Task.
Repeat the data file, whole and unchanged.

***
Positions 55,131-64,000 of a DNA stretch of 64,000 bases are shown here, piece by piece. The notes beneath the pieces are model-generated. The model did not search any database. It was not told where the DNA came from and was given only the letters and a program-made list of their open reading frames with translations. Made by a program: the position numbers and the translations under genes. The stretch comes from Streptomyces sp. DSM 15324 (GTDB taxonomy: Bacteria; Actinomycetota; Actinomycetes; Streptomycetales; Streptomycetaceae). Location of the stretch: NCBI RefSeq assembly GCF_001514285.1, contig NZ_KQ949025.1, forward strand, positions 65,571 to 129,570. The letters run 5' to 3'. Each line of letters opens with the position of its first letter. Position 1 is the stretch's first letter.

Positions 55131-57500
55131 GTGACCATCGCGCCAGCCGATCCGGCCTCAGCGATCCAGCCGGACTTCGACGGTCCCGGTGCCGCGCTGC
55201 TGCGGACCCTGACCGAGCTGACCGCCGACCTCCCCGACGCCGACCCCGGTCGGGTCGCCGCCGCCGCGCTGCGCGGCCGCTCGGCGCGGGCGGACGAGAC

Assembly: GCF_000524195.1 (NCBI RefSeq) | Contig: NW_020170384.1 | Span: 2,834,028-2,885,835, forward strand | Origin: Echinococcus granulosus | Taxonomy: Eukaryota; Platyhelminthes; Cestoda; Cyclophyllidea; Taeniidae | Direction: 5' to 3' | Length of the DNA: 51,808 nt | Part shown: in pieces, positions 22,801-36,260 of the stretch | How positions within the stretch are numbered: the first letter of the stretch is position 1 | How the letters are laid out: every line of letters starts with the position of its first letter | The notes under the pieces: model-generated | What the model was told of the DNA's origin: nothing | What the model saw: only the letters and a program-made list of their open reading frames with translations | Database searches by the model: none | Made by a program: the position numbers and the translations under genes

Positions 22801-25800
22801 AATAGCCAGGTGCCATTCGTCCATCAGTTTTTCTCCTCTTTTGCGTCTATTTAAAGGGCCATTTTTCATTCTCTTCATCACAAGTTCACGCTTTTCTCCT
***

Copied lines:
Positions 55,131-64,000 of a DNA stretch of 64,000 bases are shown here, piece by piece. The notes beneath the pieces are model-generated. The model did not search any database. It was not told where the DNA came from and was given only the letters and a program-made list of their open reading frames with translations. Made by a program: the position numbers and the translations under genes. The stretch comes from Streptomyces sp. DSM 15324 (GTDB taxonomy: Bacteria; Actinomycetota; Actinomycetes; Streptomycetales; Streptomycetaceae). Location of the stretch: NCBI RefSeq assembly GCF_001514285.1, contig NZ_KQ949025.1, forward strand, positions 65,571 to 129,570. The letters run 5' to 3'. Each line of letters opens with the position of its first letter. Position 1 is the stretch's first letter.

Positions 55131-57500
55131 GTGACCATCGCGCCAGCCGATCCGGCCTCAGCGATCCAGCCGGACTTCGACGGTCCCGGTGCCGCGCTGC
55201 TGCGGACCCTGACCGAGCTGACCGCCGACCTCCCCGACGCCGACCCCGGTCGGGTCGCCGCCGCCGCGCTGCGCGGCCGCTCGGCGCGGGCGGACGAGAC

Assembly: GCF_000524195.1 (NCBI RefSeq) | Contig: NW_020170384.1 | Span: 2,834,028-2,885,835, forward strand | Origin: Echinococcus granulosus | Taxonomy: Eukaryota; Platyhelminthes; Cestoda; Cyclophyllidea; Taeniidae | Direction: 5' to 3' | Length of the DNA: 51,808 nt | Part shown: in pieces, positions 22,801-36,260 of the stretch | How positions within the stretch are numbered: the first letter of the stretch is position 1 | How the letters are laid out: every line of letters starts with the position of its first letter | The notes under the pieces: model-generated | What the model was told of the DNA's origin: nothing | What the model saw: only the letters and a program-made list of their open reading frames with translations | Database searches by the model: none | Made by a program: the position numbers and the translations under genes

Positions 22801-25800
22801 AATAGCCAGGTGCCATTCGTCCATCAGTTTTTCTCCTCTTTTGCGTCTATTTAAAGGGCCATTTTTCATTCTCTTCATCACAAGTTCACGCTTTTCTCCT